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POLARIZED POLITICS

With the primary election just around the corner, we’ve made it through at least one set of contests for this election year. We’ll likely see a second primary election (known popularly as a run-off) before formally heading into the fall campaign season and the November general election.
Even with the rush of elections, however, we will still have one facet with us throughout this year and into the foreseeable future: a level of polarized politics. There are different ways to look at our polarized political landscape, whether through the fact that both the U.S. House of Representatives and the U.S. Senate are seeing levels of polarization between the parties not seen since before the Civil War, to the tension between the president and Congress.
Or perhaps it’s within our two major political parties, both of which have undergone a dramatic transformation over the past 60 years into being much more ideologically cohesive.
Two reasons illustrate this point: In the 1950s, a team of political scientists wrote that there wasn’t “a dime’s worth of difference” between Democrats and Republicans, and that America needed parties that offered clear and distinct policies from each other.
Well, today, most of us would agree that there’s more than a dime’s worth of difference between the two parties, thanks largely in part to the realignment of both parties to become more ideologically pure. Remember those things called Rockefeller Republicans or Southern conservative Democrats? We might as well be talking about Tyrannosaurus Rex.
The second reason for the ideologically purity of our parties has to do with a significant number of Americans who have dealigned or loosened their ties to either party to the point of identifying as a political independent. In both Gallup and Pew Research Center polls, a significant plurality of Americans says they are political independent.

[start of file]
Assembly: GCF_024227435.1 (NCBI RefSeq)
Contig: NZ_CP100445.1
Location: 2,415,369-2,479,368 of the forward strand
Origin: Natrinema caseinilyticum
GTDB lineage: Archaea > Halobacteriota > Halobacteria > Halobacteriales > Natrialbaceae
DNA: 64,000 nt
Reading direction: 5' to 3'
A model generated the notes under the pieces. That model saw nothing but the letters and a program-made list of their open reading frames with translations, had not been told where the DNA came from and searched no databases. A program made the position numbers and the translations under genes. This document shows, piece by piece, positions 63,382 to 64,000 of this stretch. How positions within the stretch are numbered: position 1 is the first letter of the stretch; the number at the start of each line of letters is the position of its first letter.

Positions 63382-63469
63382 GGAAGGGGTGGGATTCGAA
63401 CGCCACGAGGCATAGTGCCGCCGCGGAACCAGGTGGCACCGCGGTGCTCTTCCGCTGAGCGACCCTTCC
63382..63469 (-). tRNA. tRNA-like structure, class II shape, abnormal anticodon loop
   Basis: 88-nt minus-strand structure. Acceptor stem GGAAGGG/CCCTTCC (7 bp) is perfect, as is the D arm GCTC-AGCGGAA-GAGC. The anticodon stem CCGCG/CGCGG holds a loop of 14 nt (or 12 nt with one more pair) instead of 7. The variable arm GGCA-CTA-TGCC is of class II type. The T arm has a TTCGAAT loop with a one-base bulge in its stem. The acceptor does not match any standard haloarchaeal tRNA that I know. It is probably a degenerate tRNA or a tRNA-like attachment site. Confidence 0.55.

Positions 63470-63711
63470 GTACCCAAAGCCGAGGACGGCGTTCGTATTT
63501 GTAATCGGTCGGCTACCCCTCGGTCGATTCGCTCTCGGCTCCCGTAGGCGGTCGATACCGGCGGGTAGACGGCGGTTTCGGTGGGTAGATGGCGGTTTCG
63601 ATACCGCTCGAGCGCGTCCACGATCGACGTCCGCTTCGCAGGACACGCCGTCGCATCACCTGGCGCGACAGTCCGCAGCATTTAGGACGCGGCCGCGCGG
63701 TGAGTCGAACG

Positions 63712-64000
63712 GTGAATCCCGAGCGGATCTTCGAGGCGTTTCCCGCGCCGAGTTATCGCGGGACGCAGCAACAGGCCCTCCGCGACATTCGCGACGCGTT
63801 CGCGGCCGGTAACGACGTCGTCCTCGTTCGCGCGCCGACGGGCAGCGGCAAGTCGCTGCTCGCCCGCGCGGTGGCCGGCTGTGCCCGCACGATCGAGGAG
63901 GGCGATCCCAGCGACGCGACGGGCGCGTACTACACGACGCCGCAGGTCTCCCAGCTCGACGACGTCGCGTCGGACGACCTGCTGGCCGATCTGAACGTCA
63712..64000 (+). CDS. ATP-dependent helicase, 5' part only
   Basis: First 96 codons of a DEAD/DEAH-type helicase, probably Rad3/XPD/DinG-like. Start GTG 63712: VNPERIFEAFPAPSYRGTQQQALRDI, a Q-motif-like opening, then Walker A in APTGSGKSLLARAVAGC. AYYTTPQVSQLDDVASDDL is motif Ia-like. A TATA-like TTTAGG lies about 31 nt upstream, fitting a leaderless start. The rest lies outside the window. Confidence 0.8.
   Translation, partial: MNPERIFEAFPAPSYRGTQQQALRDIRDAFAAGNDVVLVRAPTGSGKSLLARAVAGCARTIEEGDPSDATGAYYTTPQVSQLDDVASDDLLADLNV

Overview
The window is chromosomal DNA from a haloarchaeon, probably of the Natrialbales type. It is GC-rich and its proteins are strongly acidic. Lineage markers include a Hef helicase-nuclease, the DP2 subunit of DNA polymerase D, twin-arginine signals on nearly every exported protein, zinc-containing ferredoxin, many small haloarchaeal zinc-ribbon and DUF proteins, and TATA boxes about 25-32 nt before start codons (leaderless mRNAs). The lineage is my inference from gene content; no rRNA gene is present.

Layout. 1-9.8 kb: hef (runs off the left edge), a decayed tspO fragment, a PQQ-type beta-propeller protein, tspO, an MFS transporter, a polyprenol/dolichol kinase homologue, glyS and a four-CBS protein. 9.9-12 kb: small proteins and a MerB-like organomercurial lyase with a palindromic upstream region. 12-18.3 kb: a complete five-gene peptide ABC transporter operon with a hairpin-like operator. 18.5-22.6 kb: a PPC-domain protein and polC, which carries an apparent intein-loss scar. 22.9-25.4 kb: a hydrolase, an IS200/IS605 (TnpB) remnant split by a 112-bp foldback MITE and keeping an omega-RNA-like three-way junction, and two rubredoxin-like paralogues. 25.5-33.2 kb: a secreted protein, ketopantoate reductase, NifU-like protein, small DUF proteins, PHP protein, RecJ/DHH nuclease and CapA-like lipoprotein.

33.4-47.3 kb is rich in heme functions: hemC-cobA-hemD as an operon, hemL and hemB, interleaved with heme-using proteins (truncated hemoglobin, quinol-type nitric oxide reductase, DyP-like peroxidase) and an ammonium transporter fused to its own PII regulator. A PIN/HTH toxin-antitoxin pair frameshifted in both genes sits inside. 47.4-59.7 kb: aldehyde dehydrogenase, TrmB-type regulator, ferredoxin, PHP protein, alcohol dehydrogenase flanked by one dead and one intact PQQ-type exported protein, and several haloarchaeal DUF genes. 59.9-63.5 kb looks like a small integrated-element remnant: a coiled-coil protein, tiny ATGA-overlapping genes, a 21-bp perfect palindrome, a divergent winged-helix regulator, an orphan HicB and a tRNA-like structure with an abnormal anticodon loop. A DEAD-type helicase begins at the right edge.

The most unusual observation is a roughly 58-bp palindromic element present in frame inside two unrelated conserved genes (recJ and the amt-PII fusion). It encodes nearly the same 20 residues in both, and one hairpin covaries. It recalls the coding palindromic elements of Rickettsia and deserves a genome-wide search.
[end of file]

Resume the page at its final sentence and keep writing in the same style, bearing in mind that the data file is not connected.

In fact, in North Carolina, the overwhelming numbers of voters registering as “unaffiliated” has increased over 25 percent since 2008, while both parties are either flat or slightly declining in their numbers.
Currently, statewide registration figures have registered Democrats at 42 percent, registered Republicans at 31 percent, and registered unaffiliated voters at 27 percent.
Estimates are that the future pool of Tar Heel voters will eventually settle into thirds: one third for each of the major parties with a third being independent.
In Rowan County, even before the concerted effort of some to switch their party registration to unaffiliated, the independent numbers showed a distinctive growth as well.
In 2006, the county’s registration was 43 percent Republican, 37 percent Democratic, and 19 percent unaffiliated. The latest numbers have if 41 percent Republican, 33 percent Democratic, and 26 percent unaffiliated.
But are these unaffiliated voters really independent? Some would argue that the polarization is within the masses as well, especially among voters who cast their ballots for starkly different political parties who have become more ideologically pure. If you self-identify as a member of one or the other political party, the likelihood is that you will vote 90 percent of the time for the party.
And even if you claim that you are a political independent but “lean” to one party over the other, then you’ll probably end up voting for your party just as much as a strong partisan will do.
So we know the elected officials and voters are seeing politics in very different lenses from one side of the political aisle over the other. But where do we see these polarized politics?